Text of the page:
FAQs - Natural Hazards & Disasters

1. What role does WMO play in the event of a natural disaster?

WMO works through the National Meteorological and Hydrological Services to ensure that, among other things, effective 24-hour operational early warning systems for weather-, climate- and water-related hazards are made available in a timely manner and with longer lead times across political boundaries to all affected populations.

Through its international, scientific and technical programmes and its network of National Meteorological Services, Regional Specialized Meteorological Centres and World Meteorological Centres (WMCs), WMO coordinates the global operational infrastructure for observing, detecting, modelling, forecasting and developing and issuing early warnings for a wide range of weather-, climate- and water- related hazards such as tornadoes, severe storms, tropical cyclones, storm surges, floods, heat waves, cold spells, droughts, locust swarms and forest fires. 

The WMO global network is highly effective, for example, at issuing tropical cyclone (hurricanes and typhoons) early warnings in the Atlantic and Pacific regions, reducing the risks of loss of lives and property. WMO has six Regional Specialized Meteorological Centres, operated by National Meteorological Services, devoted to tropical cyclones, which provide all countries with access to technical support, analysis and forecasts.

2. How does WMO disseminate data relating to natural hazards to the communities concerned?

Atmospheric and oceanic data are collected via in situ and space-based instruments by countries and transmitted through the WMO Global Telecommunication System (GTS) to WMO Regional Specialized Meteorological Centres, where round-the-clock forecasts and tropical cyclone advisories are developed. Advisories are then transmitted over the GTS, facsimile and Internet at intervals of three to six hours to the National Meteorological Services of countries at risk.

Forecasters use these advisories to produce national tropical cyclone warnings, which are dispatched immediately to newspapers, radio and television stations, emergency services and other users. Responsibility for issuing warnings rests with the National Meteorological Services of the country concerned. Many lives have been spared through timely measures that decision-makers and disaster preparedness entities have taken in response to this information.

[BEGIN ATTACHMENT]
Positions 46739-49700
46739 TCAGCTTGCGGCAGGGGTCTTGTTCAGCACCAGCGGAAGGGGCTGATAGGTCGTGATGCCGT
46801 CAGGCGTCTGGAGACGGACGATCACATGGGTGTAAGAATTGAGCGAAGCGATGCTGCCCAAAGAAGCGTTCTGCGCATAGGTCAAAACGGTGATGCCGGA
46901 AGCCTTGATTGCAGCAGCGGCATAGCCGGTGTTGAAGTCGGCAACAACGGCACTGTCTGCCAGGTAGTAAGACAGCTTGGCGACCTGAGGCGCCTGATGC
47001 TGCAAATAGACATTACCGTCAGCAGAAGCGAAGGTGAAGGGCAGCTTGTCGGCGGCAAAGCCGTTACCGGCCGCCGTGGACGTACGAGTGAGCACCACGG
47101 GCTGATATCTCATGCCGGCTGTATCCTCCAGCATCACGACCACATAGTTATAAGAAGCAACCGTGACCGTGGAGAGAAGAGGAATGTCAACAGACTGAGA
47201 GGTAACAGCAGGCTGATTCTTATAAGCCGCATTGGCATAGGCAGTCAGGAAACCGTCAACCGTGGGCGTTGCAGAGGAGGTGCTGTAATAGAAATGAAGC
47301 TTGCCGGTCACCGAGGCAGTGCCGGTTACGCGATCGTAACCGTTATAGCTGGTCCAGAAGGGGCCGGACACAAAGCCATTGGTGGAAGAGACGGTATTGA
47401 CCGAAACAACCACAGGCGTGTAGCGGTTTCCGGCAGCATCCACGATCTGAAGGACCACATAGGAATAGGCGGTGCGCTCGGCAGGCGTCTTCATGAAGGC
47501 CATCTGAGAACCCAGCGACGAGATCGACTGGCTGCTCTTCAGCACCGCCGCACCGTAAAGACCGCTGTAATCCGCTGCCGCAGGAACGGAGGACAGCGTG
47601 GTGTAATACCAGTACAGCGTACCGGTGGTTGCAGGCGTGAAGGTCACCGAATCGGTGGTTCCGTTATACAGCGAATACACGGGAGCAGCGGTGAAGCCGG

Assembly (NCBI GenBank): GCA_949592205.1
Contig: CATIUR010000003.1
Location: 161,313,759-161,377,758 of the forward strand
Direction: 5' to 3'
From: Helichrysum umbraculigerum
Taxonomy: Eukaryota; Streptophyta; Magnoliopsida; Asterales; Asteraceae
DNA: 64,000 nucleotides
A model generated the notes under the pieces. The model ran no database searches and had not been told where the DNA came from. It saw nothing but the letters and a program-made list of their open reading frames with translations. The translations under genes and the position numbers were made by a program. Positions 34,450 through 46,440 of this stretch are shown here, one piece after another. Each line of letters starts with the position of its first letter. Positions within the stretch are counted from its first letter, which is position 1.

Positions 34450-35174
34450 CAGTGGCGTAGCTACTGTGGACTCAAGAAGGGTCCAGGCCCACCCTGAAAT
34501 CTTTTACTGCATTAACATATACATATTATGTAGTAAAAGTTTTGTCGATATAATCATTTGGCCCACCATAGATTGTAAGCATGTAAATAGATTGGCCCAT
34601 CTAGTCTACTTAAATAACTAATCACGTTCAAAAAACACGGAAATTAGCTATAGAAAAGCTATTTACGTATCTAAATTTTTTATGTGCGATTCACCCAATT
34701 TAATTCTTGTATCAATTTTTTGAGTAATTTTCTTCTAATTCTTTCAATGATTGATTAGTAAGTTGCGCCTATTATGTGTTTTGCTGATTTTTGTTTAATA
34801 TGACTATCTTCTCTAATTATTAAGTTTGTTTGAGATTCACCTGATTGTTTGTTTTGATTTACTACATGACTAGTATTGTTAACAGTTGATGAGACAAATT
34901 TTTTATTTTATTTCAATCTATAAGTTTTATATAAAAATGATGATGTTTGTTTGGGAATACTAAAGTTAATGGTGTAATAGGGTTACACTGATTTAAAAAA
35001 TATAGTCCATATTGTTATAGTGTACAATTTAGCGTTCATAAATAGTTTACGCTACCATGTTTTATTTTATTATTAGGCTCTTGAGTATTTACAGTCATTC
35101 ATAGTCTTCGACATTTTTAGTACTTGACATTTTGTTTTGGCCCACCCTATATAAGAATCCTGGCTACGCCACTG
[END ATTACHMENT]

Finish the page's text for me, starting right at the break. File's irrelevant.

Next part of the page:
Beyond these natural hazards, WMO Regional Specialized Meteorological Centres also support countries and international organizations in responding to large-scale transboundary environmental emergencies caused by major nuclear and chemical accidents, volcanic eruptions and wildfires. WMO is committed to the extension of (in an optimum and cost-effective manner, in collaboration with relevant national, regional and international organizations) its early warning competency and mechanisms to address hazards other than those of hydro-meteorological origin, such as tsunamis.

3. How can WMO help developing nations better prepare for extreme weather events?

WMO and its Members provide assistance to reduce risks related to weather events. This assistance includes providing meteorological equipment, training for meteorologists, hydrologists and climate forecasters, education on public outreach, and technical assistance on forecasts and warnings as well as funding and workshops. The Organization also works closely with other agencies at international and regional levels to promote the concept of disaster preparedness and prevention. WMO also contributes infrastructure and technical expertise towards the development of multi-hazard early warning systems, including non-weather related hazards such as end-to-end tsunami early warning systems in the Indian Ocean and other regions at risk.

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